Teaching teachersPosted on March 5, 2019
The Northern Ontario School of Medicine was founded on the idea that if health professionals are educated in the North, they will stay in the North.
In order to educate learners in the North, there is a need for clinical teachers in communities across the region.
The Rehabilitation Studies Program at NOSM has developed Preceptor 101 sessions to help increase the number of clinical teachers in the North. The sessions are designed for health professionals including audiologists, occupational therapists, physiotherapists and speech language pathologists who are interested in becoming preceptors, or have experience but want to improve their knowledge of best practices.
Brock Chisholm, a Clinical Learning Liaison with the Rehabilitation Studies Program at NOSM, developed the first version of the sessions with Kirsten Pavlich in 2001, before the establishment of the School.
“We would have a clinical education workshop twice a year, but they were usually pretty advanced topics,” he says. “We created Preceptor 101 based on the idea that we would consolidate all of that into a shorter session with just the new or need-to-know information.”
Over the years, the sessions have evolved from a full day in one location, to smaller, half-day sessions in communities across the province.
“Considering our geography, it’s easier for health professionals to attend education that has come to them, than to take multiple days to travel,” says Grace King, a Clinical Learning Liaison with NOSM and co-host of the Northeast sessions. “It makes it far more accessible, not just in terms of convenience, but also in terms of being able to take that time away from direct patient care.”
In the fall of last year, Chisholm and King, along with Regan Buldoc and Cindy Davis-Maille, hosted six sessions in North Bay, Sudbury, Sault Ste. Marie, Thunder Bay, Kenora and Sioux Lookout.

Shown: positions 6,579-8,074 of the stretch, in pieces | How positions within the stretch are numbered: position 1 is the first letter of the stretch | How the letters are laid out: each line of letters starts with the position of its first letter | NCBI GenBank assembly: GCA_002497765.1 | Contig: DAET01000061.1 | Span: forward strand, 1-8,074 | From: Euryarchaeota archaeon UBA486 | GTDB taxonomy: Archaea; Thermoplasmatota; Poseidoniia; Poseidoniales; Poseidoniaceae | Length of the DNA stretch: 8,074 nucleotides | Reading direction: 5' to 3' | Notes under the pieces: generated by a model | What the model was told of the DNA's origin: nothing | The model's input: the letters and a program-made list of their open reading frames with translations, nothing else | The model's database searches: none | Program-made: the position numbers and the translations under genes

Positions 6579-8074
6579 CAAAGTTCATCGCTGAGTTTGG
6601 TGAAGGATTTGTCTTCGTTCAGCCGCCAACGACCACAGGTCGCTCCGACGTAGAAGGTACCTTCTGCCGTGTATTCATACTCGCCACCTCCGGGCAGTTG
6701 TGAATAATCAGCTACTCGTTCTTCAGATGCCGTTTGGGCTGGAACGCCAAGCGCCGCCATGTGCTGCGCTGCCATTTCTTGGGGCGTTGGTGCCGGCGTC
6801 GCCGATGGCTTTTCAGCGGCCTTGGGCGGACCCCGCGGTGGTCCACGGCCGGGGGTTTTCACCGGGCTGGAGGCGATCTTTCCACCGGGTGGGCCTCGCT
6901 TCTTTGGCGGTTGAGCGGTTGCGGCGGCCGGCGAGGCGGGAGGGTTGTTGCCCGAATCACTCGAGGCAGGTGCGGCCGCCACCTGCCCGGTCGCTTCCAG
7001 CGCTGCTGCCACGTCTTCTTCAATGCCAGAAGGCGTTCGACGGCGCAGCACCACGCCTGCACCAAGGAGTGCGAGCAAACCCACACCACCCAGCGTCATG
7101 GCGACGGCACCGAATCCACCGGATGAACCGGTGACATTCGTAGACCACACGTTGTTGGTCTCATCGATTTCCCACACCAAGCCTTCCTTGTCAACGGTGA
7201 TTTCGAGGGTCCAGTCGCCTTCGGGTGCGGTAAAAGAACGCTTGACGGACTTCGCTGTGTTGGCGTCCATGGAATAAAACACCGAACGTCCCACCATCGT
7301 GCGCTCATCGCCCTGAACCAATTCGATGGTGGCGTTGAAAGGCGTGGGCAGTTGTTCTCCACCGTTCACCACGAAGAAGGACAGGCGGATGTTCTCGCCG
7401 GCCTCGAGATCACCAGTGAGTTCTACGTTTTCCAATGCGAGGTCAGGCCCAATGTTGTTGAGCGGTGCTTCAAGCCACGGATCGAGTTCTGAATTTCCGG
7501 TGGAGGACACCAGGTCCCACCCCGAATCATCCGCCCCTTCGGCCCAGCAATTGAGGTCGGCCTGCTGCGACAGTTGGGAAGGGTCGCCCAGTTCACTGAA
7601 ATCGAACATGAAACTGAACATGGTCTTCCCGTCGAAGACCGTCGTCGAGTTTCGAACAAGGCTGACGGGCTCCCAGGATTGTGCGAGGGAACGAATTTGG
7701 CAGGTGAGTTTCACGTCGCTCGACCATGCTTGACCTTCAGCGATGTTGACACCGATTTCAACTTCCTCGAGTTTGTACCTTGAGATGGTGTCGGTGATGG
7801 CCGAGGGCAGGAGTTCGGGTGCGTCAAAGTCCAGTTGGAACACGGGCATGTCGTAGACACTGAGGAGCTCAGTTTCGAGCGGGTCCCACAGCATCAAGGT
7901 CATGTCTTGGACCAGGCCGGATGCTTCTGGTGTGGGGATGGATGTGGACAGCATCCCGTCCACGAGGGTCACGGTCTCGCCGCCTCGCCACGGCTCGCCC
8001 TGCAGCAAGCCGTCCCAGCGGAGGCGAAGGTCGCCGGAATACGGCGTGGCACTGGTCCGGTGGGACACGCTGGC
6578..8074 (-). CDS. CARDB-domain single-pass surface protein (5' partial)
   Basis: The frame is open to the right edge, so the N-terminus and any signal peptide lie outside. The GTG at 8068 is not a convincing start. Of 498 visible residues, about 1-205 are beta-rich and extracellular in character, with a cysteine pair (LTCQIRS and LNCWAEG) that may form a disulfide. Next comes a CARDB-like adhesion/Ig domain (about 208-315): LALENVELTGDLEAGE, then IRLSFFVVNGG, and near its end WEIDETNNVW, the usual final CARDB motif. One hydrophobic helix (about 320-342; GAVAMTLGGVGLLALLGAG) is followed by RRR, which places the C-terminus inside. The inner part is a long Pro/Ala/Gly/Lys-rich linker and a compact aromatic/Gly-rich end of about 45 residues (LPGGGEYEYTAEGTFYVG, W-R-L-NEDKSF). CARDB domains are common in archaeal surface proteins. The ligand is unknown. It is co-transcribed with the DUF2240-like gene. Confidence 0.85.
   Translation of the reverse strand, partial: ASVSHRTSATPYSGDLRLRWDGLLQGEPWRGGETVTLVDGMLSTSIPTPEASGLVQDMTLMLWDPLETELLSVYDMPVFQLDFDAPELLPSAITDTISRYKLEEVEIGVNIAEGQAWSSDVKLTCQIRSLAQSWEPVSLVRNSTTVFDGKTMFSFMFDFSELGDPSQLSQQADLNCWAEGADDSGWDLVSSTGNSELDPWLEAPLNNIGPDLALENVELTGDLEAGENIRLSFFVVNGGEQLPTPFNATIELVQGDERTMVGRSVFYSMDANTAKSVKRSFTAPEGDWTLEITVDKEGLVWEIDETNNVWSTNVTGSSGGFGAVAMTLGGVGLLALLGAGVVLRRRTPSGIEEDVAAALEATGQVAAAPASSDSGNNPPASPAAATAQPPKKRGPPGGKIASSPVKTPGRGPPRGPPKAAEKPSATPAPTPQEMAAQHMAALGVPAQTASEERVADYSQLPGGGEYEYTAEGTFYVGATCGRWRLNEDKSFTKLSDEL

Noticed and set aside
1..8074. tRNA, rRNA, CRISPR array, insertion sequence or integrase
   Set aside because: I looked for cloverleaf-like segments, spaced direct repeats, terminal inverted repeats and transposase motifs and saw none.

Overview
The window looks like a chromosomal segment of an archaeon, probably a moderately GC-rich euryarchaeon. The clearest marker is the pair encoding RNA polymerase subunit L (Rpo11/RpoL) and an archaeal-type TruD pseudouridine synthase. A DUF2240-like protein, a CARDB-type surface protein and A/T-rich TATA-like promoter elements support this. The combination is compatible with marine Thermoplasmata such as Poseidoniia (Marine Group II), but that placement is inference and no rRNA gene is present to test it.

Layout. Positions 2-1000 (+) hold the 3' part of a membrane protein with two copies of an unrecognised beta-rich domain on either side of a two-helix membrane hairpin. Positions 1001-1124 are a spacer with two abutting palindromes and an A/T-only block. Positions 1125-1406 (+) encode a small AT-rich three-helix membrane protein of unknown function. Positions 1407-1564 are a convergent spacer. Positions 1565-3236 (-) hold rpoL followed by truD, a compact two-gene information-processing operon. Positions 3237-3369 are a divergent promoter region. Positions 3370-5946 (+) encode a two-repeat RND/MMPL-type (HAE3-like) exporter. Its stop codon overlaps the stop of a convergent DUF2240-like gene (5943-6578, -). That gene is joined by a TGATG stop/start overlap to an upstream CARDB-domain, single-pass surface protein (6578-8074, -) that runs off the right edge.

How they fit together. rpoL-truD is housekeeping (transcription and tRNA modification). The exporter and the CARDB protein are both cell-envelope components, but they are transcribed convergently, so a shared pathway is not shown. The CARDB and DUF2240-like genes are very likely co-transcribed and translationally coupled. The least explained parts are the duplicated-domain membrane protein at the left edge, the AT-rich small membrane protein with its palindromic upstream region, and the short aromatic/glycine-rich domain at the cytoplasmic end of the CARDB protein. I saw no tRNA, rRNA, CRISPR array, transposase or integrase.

Chisholm says clinical education opportunities, including the Preceptor 101 sessions, play a crucial role in the recruitment of learners in the North.
“The more expert preceptors we have, the more clinical placements we’ll be able to offer, and the more clinical placements, the more likely we are to recruit learners who have an interest in coming to the region,” he says.
He says the Preceptor 101 sessions have also played a crucial role in the retention of health professionals practising in these communities.
“Health-care providers in the North are geographically and professionally isolated, so attending a course like this allows them to make connections with other people, and feel that they’re less isolated and more involved in professional learning,” he says. “Teaching is also one of the best ways to maintain your skills, so having opportunities to stay current and active and involved is fundamental for clinicians.”
Davis-Maille says the sessions are a testament to the fact that there is a renewed excitement about learning and practising in the North.
“There are always lots of students interested in coming, and there are so many excellent health professionals who want to teach them and share their knowledge,” she says.